Cranbrook teachers in the Southeast Kootenay School District have won a significant victory in their dispute with the local school board over FSAs. An arbitrator has found that the board clearly violated the teachers’ and their union’s freedom of expression by denying them the right to communicate with parents about the FSA—a standardized test given to Grades 4 and 7 that teachers oppose.
The dispute arose when the board refused to allow Grades 4 and 7 teachers to send a BCTF pamphlet critical of FSA, home with their students. Arbitrator John Kinzie found that the only reason the board refused the communication was because it happened to disagree with the content. That was not a good enough reason. Teachers are permitted to communicate factually accurate information to parents.
Not only did Kinzie find the board’s actions “…had the effect of infringing upon their freedom of expression under section 2(b) of the Charter of Rights and Freedoms.” He also ordered the board to change its behaviour toward teachers, writing: “I direct the Employer not to interfere in this manner with its teachers’ freedom of expression concerning FSA testing in the future.”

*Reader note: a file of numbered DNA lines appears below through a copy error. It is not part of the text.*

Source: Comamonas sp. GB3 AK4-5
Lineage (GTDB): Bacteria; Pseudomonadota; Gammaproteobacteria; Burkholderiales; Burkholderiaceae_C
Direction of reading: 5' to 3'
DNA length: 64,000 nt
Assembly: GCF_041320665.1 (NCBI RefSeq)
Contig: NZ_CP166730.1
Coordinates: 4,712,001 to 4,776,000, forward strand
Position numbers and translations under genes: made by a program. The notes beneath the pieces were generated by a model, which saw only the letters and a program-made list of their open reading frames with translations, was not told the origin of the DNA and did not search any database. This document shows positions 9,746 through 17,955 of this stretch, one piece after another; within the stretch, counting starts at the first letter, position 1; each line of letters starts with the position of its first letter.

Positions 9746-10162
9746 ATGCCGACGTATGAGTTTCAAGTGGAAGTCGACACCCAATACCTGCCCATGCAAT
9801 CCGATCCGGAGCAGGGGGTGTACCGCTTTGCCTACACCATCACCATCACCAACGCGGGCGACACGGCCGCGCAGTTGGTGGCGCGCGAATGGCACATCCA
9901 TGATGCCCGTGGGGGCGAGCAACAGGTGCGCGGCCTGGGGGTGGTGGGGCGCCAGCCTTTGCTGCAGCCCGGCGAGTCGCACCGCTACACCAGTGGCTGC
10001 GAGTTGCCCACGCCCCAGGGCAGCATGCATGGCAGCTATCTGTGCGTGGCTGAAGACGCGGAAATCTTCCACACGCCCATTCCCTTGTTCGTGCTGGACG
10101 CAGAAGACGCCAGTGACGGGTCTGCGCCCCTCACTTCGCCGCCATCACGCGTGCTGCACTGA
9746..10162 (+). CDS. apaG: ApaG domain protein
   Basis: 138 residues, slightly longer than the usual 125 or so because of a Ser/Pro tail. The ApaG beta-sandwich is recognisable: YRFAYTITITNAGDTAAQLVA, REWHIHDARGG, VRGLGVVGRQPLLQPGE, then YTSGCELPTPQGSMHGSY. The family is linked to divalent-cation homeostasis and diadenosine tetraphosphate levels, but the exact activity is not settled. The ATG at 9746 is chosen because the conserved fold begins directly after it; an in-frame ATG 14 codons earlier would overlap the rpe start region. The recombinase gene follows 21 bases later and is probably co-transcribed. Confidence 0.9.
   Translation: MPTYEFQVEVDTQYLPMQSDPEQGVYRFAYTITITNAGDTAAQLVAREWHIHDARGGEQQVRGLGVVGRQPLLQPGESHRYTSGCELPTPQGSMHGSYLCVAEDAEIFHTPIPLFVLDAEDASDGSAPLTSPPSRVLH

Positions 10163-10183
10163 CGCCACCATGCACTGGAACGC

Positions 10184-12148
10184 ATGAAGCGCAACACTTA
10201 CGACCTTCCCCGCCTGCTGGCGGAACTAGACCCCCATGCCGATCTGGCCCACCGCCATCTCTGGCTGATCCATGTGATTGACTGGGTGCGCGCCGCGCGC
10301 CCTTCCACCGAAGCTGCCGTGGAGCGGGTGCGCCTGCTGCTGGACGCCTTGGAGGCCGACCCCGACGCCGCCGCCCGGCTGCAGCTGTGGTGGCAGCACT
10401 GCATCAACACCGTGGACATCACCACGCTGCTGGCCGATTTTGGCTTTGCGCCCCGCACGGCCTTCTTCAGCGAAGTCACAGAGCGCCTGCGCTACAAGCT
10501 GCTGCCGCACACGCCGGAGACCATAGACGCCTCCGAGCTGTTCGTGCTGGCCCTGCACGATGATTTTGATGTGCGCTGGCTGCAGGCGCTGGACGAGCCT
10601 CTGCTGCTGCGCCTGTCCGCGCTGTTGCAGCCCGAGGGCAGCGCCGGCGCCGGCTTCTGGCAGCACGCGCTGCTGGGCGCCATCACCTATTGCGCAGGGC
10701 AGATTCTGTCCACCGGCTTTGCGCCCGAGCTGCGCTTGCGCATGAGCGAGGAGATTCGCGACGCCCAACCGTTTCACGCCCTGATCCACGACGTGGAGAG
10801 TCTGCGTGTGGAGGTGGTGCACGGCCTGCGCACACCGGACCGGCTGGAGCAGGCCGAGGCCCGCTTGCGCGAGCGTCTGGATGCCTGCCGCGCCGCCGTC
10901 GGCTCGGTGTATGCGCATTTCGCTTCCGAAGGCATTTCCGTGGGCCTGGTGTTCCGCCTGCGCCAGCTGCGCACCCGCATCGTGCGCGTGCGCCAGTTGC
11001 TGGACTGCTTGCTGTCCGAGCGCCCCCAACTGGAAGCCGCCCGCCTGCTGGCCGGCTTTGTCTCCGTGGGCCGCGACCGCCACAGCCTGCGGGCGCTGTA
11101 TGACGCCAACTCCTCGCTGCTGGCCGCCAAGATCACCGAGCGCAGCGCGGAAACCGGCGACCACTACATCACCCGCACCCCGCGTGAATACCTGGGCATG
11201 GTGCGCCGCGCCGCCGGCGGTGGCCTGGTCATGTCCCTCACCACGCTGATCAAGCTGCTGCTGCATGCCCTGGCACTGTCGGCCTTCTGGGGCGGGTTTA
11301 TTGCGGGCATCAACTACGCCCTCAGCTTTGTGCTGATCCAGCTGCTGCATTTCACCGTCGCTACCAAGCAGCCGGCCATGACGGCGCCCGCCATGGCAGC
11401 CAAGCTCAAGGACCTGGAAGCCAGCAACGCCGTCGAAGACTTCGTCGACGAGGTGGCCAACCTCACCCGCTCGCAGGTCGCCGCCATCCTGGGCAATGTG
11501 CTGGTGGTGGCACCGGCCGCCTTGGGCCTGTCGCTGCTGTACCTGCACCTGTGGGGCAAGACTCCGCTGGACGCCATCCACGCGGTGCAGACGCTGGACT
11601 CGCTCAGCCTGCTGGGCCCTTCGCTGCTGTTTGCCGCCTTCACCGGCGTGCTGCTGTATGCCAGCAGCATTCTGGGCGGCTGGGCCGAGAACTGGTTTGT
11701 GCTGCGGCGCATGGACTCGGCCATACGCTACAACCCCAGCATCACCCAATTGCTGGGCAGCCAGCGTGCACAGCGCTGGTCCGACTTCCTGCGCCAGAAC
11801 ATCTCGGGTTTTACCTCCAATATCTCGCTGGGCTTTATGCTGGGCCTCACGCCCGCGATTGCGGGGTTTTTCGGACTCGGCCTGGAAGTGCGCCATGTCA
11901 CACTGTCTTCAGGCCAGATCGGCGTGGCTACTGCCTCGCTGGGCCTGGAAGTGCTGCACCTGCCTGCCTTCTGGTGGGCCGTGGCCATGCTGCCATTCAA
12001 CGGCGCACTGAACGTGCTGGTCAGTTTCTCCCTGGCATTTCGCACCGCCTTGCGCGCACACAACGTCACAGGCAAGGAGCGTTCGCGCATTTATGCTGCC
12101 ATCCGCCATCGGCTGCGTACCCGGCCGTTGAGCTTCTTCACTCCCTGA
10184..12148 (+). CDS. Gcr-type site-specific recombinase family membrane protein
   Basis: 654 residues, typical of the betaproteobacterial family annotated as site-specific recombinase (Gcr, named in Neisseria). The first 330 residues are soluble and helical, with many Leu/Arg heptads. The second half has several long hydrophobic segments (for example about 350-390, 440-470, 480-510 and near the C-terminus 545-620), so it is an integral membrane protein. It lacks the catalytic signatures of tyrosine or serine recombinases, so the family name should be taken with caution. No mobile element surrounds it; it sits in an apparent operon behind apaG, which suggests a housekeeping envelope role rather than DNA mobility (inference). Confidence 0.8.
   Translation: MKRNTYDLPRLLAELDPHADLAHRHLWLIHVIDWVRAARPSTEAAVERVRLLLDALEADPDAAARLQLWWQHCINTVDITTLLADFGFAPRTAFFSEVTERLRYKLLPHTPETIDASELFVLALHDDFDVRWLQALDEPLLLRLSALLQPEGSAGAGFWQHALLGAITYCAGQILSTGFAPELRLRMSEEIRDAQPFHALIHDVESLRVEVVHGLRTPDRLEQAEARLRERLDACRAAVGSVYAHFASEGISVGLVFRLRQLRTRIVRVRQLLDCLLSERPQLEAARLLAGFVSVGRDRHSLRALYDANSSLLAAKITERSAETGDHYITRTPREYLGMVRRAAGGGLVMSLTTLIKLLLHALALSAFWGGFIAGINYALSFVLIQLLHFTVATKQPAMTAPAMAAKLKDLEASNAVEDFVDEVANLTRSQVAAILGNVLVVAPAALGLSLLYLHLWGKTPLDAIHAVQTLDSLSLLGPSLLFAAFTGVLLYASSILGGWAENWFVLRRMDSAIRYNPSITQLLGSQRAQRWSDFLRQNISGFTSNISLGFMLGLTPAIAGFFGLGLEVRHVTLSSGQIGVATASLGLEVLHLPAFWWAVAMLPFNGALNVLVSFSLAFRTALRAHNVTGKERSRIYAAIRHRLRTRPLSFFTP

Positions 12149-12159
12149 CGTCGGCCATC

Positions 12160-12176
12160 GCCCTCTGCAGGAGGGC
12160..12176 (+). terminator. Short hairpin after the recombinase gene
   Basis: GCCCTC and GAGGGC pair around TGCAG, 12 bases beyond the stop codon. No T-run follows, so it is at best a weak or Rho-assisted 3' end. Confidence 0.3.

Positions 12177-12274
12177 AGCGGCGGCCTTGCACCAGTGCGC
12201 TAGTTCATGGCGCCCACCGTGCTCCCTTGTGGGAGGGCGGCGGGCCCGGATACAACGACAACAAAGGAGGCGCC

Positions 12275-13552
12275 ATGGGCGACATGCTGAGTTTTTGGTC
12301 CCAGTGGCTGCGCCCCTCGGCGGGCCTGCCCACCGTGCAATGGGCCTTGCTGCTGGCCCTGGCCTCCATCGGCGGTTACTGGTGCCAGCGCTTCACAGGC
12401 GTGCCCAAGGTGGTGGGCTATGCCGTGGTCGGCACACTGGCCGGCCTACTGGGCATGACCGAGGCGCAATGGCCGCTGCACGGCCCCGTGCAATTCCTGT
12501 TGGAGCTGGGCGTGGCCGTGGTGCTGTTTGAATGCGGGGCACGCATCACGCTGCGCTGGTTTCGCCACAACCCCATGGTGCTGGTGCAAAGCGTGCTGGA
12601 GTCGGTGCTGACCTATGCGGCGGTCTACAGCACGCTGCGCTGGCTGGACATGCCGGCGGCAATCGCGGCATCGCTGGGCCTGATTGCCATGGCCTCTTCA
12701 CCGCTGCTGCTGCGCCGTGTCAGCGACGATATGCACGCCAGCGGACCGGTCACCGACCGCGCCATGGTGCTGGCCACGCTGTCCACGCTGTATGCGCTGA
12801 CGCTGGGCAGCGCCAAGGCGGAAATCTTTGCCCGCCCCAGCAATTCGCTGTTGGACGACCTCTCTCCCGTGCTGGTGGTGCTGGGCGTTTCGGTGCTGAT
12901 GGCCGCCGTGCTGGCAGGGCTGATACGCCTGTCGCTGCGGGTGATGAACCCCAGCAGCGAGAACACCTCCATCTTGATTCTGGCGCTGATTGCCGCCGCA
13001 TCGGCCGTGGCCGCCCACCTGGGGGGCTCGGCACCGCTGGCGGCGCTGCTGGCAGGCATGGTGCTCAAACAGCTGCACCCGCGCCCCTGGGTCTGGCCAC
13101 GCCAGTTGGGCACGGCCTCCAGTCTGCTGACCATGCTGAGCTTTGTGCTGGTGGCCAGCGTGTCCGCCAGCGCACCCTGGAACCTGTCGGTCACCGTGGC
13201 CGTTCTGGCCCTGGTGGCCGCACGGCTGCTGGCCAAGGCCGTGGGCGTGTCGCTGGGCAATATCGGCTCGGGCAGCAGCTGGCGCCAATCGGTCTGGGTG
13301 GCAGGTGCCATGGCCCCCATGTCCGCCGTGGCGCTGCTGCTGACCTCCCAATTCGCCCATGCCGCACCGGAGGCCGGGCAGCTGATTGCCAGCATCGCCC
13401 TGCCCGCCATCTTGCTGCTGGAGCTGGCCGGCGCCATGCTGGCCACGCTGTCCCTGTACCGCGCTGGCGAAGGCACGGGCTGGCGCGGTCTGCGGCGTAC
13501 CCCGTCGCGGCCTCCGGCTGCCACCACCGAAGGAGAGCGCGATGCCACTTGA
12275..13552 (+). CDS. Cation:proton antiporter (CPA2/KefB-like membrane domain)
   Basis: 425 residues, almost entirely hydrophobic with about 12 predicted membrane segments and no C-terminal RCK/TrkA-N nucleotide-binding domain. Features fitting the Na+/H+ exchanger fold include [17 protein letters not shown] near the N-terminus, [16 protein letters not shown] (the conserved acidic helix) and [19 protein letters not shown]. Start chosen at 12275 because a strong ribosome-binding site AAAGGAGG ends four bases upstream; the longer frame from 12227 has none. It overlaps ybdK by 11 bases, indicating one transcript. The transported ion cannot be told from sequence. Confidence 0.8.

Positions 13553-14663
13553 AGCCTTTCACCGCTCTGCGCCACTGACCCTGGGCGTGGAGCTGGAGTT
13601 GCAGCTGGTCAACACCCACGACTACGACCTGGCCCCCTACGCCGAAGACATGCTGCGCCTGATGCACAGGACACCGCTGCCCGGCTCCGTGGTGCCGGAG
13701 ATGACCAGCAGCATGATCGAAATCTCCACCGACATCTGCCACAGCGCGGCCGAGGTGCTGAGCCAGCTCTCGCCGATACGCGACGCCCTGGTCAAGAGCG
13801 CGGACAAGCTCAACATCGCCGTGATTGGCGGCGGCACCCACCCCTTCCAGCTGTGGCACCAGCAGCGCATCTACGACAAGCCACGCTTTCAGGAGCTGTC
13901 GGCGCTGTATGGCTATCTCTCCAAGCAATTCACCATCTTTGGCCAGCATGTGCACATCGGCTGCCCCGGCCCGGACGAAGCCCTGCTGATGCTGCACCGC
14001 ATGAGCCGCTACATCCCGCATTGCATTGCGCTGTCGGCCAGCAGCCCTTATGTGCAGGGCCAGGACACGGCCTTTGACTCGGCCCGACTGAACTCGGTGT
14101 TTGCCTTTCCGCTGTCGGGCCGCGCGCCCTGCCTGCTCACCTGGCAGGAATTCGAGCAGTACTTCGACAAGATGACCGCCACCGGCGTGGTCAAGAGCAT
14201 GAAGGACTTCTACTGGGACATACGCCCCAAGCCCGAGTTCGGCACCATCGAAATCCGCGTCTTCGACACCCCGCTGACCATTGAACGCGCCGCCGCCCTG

Chris Johns, president of the Cranbrook District Teachers’ Association, was delighted with the decision. “We said all along that communicating with parents was not only our right but our duty as teachers. We were confident that our freedom of expression would be upheld. We expect the board to comply with the ruling and not interfere again in this manner.”
BCTF President Irene Lanzinger was gratified by the decision. “The right and duty of teachers to communicate with the parents of their students is so fundamental it’s hard to imagine a more important relationship.” Lanzinger says she hopes that boards around the province get the message, too. “Cranbrook was not the only location where such interference took place. This ruling should apply everywhere teachers wish to communicate with parents.”
Lanzinger also pointed out the irony of the decision coming as it did the day after the provincial government moved to stifle teachers’ freedom of expression in new election spending legislation. “This legislation—Bill 42—makes it almost impossible for us to campaign before and during an election on the important issue of education. It is a direct attack on democracy.” While an arbitrator was confirming teachers’ constitutional right to communicate with parents, “…the Campbell government is moving to silence teachers.”